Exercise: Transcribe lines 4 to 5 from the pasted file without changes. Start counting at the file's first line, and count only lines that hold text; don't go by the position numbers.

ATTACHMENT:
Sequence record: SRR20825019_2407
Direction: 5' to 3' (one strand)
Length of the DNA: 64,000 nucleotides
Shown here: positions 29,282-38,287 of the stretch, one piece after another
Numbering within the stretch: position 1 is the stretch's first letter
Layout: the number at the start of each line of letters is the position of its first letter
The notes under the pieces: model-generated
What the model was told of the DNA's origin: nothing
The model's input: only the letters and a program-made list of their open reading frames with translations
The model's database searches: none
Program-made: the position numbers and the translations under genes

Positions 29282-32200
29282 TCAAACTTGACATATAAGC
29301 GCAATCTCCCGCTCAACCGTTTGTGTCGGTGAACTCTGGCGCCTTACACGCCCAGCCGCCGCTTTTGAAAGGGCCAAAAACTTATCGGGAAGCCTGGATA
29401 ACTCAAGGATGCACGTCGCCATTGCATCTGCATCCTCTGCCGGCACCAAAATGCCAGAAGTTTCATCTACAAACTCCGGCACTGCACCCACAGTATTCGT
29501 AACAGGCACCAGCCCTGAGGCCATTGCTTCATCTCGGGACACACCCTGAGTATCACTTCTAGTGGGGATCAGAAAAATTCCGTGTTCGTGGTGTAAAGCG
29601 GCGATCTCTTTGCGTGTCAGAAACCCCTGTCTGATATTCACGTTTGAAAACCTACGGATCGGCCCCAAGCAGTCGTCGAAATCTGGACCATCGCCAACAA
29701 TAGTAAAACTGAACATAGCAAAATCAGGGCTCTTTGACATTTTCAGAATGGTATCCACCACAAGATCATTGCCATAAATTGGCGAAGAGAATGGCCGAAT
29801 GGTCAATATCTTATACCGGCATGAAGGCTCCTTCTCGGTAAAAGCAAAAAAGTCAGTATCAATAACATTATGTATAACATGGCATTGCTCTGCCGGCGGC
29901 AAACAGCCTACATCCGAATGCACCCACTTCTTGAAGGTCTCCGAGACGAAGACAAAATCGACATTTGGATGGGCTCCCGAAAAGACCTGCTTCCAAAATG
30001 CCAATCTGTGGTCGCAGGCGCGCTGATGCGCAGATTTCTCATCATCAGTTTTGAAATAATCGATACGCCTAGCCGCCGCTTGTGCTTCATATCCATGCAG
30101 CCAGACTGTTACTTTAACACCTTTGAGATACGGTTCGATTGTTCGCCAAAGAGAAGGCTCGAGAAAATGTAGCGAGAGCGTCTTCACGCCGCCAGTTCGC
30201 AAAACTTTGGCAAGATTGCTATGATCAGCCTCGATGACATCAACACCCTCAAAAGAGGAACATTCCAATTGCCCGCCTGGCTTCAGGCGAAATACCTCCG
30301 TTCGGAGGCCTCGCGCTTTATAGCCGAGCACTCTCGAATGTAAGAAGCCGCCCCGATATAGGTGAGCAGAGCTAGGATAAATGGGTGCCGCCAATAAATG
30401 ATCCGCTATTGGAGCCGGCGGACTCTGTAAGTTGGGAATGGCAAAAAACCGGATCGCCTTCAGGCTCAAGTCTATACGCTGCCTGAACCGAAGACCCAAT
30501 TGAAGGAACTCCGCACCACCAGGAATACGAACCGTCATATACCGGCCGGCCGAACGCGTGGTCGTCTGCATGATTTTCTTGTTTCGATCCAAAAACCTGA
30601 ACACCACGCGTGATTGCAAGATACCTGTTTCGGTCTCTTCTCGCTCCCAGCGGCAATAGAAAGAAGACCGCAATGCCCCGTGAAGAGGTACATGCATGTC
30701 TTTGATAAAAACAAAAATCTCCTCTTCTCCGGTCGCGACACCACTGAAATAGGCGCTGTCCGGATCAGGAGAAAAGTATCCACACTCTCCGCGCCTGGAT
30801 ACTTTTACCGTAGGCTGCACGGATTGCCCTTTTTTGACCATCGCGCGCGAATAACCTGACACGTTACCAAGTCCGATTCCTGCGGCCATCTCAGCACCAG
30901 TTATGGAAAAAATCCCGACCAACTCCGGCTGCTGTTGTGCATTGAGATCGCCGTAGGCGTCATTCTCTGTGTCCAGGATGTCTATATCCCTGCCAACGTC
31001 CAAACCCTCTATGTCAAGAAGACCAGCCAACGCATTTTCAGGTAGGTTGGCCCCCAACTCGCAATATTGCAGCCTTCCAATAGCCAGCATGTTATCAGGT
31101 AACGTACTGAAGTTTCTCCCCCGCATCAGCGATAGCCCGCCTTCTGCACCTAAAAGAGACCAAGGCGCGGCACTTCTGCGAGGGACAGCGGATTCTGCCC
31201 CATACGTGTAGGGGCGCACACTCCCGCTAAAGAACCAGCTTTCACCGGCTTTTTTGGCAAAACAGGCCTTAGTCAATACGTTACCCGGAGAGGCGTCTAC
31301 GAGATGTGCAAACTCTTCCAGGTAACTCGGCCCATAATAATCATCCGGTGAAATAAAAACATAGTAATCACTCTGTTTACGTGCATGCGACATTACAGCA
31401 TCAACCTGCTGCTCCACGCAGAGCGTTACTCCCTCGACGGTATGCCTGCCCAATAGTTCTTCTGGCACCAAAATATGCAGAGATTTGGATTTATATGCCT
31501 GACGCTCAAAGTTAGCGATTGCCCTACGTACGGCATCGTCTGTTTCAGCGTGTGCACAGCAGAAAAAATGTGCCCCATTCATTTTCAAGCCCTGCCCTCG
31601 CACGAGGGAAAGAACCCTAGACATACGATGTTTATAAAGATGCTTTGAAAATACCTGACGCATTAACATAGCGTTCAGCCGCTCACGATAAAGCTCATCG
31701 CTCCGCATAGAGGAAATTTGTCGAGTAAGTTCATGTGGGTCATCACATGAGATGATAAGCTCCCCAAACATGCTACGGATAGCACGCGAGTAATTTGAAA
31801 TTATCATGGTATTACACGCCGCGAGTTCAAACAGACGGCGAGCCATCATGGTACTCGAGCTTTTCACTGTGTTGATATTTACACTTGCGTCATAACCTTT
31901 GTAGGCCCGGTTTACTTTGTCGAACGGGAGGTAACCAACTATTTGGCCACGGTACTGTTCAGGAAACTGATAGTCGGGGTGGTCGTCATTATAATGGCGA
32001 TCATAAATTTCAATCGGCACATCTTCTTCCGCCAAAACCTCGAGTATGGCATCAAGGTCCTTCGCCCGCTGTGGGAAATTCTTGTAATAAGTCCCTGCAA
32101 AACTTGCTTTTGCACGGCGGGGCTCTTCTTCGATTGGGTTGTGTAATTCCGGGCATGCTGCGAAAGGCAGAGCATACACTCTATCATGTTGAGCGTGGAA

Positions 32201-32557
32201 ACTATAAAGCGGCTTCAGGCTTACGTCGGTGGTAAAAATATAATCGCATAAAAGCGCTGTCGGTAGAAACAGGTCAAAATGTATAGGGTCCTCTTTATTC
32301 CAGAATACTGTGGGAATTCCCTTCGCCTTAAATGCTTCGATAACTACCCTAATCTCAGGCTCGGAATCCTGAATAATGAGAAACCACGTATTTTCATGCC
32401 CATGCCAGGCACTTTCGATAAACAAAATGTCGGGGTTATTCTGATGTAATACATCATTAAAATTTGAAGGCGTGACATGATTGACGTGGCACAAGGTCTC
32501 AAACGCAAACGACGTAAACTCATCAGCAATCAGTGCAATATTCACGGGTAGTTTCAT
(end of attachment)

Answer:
Shown here: positions 29,282-38,287 of the stretch, one piece after another
Numbering within the stretch: position 1 is the stretch's first letter